3) Driving on a highway still involves a lot of accelerating and decelerating. You have to be able to get on and off the highway, you might get stuck behind a slower vehicle, you have to accelerate to change lanes and get around that slower vehicle, etc. Even if you do generally have wide-open spaces to drive on, when those situations come up, you probably like having the extra power on call to accelerate like that. So you have three options.

Option A is the gas-only four-banger. This gets you good fuel mileage (though as already mentioned, not quite what the hybrid gets), but rather poor acceleration, so it doesn't satisfy your desire to have some get up and go there. Option B is the more powerful gas-only model with the six-cylinder engine. This gets you the acceleration you want when you need it, but it means that at all times, whether you're accelerating, cruising, or idling, you're burning more fuel than you would with the four-banger.

Option C is the fuel-efficient hybrid, which pairs a four-cylinder gas engine with an electric motor. You get the fuel savings of a small and lean engine, plus with the electric motor to assist, all the acceleration of the six-cylinder model. (Yes, it is equivalent; my sister owns the V6 and otherwise identical model, and having driven both, they accelerate the same, and both much quicker than the base gas-only I-4 model.)

So in order to compare fuel consumption for what you want in terms of performance, it's not realistic to compare the hybrid four to the gas-only four--you should compare the gas-only V6 to the hybrid four. And the hybrid four definitely wins there; I get about 8MPG better highway than my sister does, but have the same power to accelerate when I need it.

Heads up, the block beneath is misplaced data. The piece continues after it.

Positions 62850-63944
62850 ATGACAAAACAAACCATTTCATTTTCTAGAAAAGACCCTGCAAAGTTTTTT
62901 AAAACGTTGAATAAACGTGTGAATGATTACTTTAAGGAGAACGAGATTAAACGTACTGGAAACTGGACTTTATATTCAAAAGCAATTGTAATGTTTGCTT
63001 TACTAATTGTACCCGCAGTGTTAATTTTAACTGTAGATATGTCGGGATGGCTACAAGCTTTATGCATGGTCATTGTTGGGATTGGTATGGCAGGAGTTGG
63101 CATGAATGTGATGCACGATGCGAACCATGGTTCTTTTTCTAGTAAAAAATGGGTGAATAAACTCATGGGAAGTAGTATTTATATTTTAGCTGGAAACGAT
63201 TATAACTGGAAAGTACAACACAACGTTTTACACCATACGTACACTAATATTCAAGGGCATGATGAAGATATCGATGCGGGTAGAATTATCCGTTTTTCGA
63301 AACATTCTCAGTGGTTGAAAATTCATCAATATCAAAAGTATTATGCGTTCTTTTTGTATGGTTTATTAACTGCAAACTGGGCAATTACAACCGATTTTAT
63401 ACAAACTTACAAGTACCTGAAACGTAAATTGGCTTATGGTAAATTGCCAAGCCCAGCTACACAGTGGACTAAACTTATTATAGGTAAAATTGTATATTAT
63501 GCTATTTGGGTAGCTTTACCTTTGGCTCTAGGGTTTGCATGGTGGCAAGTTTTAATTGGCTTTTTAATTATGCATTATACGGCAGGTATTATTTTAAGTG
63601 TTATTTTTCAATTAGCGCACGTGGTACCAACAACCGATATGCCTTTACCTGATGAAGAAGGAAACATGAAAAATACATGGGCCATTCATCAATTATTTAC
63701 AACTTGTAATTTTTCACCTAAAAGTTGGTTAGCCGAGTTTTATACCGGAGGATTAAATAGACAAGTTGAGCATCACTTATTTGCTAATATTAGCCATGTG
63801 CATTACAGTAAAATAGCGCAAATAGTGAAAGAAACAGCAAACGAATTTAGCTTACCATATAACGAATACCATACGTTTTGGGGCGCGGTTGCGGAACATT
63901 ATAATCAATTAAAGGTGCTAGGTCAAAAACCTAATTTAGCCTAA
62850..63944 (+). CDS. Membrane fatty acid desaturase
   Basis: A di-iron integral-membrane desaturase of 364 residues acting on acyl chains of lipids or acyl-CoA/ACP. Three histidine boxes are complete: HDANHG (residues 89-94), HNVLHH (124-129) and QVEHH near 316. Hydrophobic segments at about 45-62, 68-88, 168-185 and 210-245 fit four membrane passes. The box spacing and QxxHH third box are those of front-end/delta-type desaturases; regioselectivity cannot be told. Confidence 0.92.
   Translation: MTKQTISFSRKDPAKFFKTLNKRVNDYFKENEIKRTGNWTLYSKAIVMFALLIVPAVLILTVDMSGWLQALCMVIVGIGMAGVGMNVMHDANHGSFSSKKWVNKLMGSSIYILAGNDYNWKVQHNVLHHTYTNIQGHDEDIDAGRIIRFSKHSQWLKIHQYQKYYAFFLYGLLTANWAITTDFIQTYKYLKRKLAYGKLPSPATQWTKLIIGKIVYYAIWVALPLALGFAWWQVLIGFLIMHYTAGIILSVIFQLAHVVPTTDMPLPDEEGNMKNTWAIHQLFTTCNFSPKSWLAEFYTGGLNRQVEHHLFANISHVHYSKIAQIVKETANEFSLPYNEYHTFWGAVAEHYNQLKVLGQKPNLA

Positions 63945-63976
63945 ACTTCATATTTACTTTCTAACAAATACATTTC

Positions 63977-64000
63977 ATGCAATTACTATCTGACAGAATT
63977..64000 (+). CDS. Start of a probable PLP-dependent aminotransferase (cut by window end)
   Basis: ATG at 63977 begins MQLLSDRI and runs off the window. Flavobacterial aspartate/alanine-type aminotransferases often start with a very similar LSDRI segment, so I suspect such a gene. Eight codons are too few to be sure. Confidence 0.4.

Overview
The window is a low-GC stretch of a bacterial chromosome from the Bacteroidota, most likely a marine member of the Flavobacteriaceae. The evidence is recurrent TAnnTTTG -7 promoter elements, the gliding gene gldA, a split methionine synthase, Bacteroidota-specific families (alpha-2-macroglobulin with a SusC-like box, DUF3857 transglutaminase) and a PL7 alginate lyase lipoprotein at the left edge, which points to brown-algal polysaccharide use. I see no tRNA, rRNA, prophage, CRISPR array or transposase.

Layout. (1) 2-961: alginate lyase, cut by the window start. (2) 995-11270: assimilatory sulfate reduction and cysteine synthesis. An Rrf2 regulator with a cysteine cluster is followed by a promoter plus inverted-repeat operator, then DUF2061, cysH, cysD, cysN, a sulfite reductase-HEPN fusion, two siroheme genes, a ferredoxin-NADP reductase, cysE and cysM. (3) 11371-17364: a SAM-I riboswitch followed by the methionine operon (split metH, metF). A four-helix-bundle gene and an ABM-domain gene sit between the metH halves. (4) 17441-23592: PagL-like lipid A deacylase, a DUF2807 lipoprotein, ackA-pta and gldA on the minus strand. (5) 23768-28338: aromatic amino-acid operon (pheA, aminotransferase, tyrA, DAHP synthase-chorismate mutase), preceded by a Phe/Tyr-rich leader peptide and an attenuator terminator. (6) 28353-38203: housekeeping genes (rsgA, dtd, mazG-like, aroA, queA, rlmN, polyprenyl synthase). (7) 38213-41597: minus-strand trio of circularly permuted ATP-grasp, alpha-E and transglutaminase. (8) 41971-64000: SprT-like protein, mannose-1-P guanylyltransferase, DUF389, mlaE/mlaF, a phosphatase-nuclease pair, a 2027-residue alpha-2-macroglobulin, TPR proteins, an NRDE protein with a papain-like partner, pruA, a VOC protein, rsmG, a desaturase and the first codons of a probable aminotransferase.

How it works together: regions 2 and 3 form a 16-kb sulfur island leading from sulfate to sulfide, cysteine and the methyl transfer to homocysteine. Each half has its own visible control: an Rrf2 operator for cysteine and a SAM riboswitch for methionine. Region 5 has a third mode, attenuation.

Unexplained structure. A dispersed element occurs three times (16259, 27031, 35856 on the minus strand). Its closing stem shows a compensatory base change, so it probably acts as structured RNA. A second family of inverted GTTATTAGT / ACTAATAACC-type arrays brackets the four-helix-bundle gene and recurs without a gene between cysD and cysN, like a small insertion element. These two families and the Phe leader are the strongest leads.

And yes, the electric motor does kick in and assist at highway speeds. It feels like a V6 at any speed I've been willing to push it at.

A hybrid can give you the same acceleration as a bigger gas-only drivetrain while giving you the fuel economy of the leaner engine. So don't say the hybrid would gain you "absolutely nothing", since you'd be flat-out wrong.
[User Picture]
From:korgmeister
Date: - 0000
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One small question. Doesn't all this stopping and starting of the petrol-driven engine cause it to experience alot more wear than one running constantly?

AFAIK, most engine wear happens in the first few minutes, when the engine is cold.
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From:shelbystripes
Date: - 0000
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No, not really. Think about it a minute--the engine doesn't instantly cool off when it shuts down. An engine block typically stays warm for a while and it takes a while for the oil in it to trickle back down to the oil pan again--and that's got a lot to do with engine wear during your first start, when there's no oil circulated up in the upper parts of the engine yet.